June 8th - June 14th, 2013
150 Nassau Board Slams Dennys in Lawsuit
June 6 - The condominium board of a landmarked building at 150 Nassau Street filed suit for up to $10 million yesterday to block a Denny's restaurant from operating at the site's commercial space, according to the Real Deal. Meanwhile, the restaurant's would-be landlord has vowed to bring it to the building. The board, which manages operations at the historic American Tract Society Building across from City Hall, is asking a New York State Supreme Court judge to block the 24-hour restaurant from operating out of the building, amid fears that it will attract disruptive crowds and violate the structural integrity of the site with required renovations. The owners of the commercial space, Babaev Group, a Jamaica, N.Y.-based real estate fund, agreed to lease it to Denco Enterprises, a Whittier, Calif.-based franchisee that operates 27 of the fast food restaurants around the country, according to the suit. The franchise operator also applied to serve liquor at the restaurant, and only withdrew its application to the New York State Liquor Authority after the condo board publicly fought against it, the suit claims.
Ex-Leader of Planned Mosque Near WTC Settles Lawsuit
June 7 - The former leader of a proposed Muslim community center and mosque near the World Trade Center in Lower Manhattan has settled a lawsuit in which a donor accused him of spending charitable contributions on himself, both sides confirmed on Friday. The New York Times reported that the donor, Robert Leslie Deak, had accused the former leader, Feisal Abdul Rauf, of diverting millions of dollars in charitable donations - meant for the Cordoba Initiative, founded by the imam, as well as theAmerican Society for Muslim Advancement, which is led by the imam's wife, Daisy Khan - to buy real estate, luxury vacations and a fancy car. It also accused Mr. Abdul Rauf of failing to report approximately $3 million in donations from the Malaysian government. Mr. Abdul Rauf was the spiritual leader of a proposed 13-story Islamic center on Park Place that became a touchstone of post-Sept. 11 controversy, as opponents argued that its proximity to the site of the former World Trade Center was disrespectful to those who died there. Mr. Abdul Rauf stepped down as its leader in 2011 after a falling out with the center's developer. While the building has recently served as a prayer space, the full center has not been built.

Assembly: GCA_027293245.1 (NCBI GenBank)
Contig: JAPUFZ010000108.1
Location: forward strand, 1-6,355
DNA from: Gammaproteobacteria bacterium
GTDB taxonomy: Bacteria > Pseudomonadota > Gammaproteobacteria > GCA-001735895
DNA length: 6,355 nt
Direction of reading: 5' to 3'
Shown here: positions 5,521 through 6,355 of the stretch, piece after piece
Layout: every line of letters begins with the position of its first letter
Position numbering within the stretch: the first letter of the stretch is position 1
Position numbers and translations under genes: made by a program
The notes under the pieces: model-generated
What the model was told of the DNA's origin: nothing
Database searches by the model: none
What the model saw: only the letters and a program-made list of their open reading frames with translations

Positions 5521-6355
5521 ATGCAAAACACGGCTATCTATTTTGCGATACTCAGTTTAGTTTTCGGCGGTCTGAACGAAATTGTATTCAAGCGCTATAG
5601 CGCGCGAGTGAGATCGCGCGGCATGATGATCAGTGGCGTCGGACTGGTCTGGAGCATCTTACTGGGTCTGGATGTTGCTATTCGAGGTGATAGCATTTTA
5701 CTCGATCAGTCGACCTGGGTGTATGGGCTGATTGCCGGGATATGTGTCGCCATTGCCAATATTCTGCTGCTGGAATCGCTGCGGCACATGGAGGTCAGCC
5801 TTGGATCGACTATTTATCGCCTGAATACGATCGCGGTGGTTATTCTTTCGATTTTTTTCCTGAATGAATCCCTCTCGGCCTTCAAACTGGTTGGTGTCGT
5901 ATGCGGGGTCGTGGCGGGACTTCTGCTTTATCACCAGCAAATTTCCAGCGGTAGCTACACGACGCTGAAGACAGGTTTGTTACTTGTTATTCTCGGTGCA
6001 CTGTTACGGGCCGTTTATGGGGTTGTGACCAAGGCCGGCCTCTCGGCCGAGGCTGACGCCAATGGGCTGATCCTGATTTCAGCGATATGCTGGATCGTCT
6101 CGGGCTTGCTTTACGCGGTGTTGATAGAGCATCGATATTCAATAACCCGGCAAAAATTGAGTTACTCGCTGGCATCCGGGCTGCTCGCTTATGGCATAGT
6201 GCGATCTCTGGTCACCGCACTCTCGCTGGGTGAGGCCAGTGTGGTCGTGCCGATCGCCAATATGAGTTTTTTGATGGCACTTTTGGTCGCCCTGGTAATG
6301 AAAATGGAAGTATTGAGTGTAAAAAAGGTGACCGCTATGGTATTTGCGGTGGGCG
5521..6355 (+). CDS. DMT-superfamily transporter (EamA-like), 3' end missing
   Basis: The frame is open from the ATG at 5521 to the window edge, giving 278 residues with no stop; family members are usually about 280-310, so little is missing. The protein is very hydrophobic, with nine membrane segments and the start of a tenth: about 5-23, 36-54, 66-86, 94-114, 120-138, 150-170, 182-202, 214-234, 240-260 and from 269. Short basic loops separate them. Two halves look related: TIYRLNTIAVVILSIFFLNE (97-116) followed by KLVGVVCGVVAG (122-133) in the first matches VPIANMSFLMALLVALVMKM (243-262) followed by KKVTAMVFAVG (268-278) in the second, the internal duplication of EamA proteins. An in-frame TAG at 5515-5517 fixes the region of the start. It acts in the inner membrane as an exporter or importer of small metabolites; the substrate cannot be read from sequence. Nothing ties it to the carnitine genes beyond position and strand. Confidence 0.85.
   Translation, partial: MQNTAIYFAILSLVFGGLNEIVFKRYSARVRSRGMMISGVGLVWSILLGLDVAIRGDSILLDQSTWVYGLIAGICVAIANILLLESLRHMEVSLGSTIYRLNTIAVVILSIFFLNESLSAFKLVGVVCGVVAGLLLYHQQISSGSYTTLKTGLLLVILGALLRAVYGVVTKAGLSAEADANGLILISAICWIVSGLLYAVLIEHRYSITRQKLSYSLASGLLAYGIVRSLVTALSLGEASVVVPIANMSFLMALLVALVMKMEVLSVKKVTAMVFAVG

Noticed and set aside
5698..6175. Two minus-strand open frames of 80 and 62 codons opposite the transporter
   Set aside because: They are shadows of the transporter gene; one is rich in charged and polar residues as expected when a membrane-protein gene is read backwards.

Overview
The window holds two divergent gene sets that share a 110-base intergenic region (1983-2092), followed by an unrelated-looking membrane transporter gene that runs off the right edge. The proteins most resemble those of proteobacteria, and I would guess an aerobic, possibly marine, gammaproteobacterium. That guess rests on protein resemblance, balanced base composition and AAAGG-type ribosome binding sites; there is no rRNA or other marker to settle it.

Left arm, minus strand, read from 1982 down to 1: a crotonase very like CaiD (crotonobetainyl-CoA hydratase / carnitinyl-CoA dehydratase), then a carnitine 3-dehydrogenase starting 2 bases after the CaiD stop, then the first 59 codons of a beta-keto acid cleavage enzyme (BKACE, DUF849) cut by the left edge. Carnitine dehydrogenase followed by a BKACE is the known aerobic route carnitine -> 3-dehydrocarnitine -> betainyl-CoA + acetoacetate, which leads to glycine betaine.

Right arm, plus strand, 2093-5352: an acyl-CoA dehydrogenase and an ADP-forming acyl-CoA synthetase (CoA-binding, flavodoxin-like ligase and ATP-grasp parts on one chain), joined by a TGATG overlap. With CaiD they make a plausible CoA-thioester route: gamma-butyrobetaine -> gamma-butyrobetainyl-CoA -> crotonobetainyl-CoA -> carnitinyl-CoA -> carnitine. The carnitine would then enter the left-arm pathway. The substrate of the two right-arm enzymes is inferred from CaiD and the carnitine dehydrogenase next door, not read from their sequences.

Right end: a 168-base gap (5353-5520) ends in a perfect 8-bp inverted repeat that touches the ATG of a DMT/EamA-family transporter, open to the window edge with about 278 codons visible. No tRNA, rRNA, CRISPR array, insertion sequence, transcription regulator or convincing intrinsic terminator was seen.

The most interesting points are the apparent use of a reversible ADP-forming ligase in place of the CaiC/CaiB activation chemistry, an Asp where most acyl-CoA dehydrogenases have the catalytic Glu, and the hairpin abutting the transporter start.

NYC Stations Brace for WTC Tower Battle